Stateside: More people eligible for welfare; Pure Michigan’s impact; state’s most endangered species | Michigan Radio
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Stateside: More people eligible for welfare; Pure Michigan’s impact; state’s most endangered species

Oct 18, 2019

 


Today on Stateside, more people will be eligible for welfare benefits like food stamps and cash assistance under new rules rolled out by Governor Gretchen Whitmer this week. Plus, the budget for the Pure Michigan tourism campaign was zeroed out in a line-item veto. We'll talk about the campaign's effectiveness, as well as the politics over its funding. 

Listen to the full show above or find individual segments below.  

More Michiganders will be eligible for welfare benefits under new state rules 

  • The Whitmer administration is making it easier for some people to get welfare benefits, including food, cash assistance, and emergency funds. Previously, there were three different asset limits for each, and none totaled more than $5,000. Now, the cut off for all three programs is $15,000. There are also fewer verification tests. MLive reporter Emily Lawler has been following this story, and joined Stateside to explain why the Whitmer administration made this policy change, and what impact it might have on Michigan families.

Bills to “raise the age” for automatic adult prosecution head to governor’s desk

  • Both chambers of the Michigan Legislature have approved bills that would stop the state from automatically treating 17-year-olds arrested for a crime as adults. Michigan is one of only four states in the nation to still do so. Jason Smith is the director of Youth Justice Policy for the Michigan Council on Crime and Delinquency. He shared what this legislation will mean for young people across the state if Governor Whitmer signs it into law.

The Pure Michigan campaign lost its funding. Here’s how that might impact tourism.

  • Michigan ranks fourth in the nation when it comes to tourism ad spending, but comes in at number 10 for actual tourism rates. Despite its popularity among residents, there are conflicting reports about what kind of return-on-investment Michigan gets for money spent on its well-known Pure Michigan campaign. Evan Jordan is an assistant professor in the Department of Recreation, Park, and Tourism Studies at Indiana University. He explained the debate over tax-funded tourism advertising and how effective campaigns like Pure Michigan are at attracting tourists.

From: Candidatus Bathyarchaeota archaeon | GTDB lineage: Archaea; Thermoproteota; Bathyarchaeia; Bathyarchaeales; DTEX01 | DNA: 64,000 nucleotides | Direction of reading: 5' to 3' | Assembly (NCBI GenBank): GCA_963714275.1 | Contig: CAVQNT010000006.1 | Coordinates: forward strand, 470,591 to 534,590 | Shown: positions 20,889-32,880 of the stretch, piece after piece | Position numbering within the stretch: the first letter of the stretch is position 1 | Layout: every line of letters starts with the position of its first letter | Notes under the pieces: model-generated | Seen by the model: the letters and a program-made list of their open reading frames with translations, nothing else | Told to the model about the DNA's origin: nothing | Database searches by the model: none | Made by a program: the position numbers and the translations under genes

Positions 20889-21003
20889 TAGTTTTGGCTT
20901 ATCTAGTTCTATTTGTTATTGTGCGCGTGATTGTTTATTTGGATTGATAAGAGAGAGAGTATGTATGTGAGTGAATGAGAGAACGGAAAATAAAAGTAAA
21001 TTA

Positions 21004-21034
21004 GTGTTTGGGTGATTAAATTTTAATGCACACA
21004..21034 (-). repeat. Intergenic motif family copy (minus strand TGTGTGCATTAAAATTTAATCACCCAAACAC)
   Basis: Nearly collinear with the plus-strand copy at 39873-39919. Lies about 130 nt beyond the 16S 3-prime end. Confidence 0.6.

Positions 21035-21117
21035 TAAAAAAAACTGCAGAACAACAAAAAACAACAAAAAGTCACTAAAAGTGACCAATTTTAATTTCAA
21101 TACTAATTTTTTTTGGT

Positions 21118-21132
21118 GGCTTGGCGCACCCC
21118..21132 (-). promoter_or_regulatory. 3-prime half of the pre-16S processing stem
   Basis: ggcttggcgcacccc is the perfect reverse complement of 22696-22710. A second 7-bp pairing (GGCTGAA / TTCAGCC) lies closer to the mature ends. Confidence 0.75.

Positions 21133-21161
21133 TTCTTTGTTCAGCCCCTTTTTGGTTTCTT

• We also discuss the politics behind Governor Whitmer's line-item veto of the budget for the Pure Michigan campaign with our Friday political commentators. TJ Bucholz is president of Vanguard Public Affairs, a progressive political strategy firm. Ken Sikkema is Senior Policy Fellow for Public Sector Consultants, and a former Republican Majority Leader of the Michigan Senate. 

Wayne County takes first step in an effort to reduce its jail population

  • The state of Michigan is looking into how counties handle jailing suspects and those serving short sentences. At the same time, some counties are doing their own studies. Wayne County held a meeting last night to review data from a study looking into how to reduce the number of people incarcerated in Wayne County jail.
  • Robert Dunlap is the Chief of Jails for the Wayne County Sheriff’s office. Timothy Kennedy is Chief Judge of the Wayne County Circuit Court. They joined us to talk about what the data says about who ends up in jail in Wayne County, and how the county might use that information to reduce the jail population. 

How the once-common Poweshiek skipperling became Michigan’s most endangered species

  • Just since the 1990s, a small butterfly has gone from an abundant population to a survey count of fewer than 100 in the U.S. and Canada. Of that number, 43 were found in Michigan. Most of those were in one spot in Oakland County. We learned that from Detroit Free Press reporter Keith Matheny's recent story on the Powesheik skipperling.
  • Nick Haddad is a professor and senior terrestrial ecologist in the Department of Integrative Biology at Michigan State University. He’s based at the W.K. Kellogg Biological Station near Battle Creek. He told us how the butterfly became so scarce, and what we can do to prevent it from becoming extinct. 

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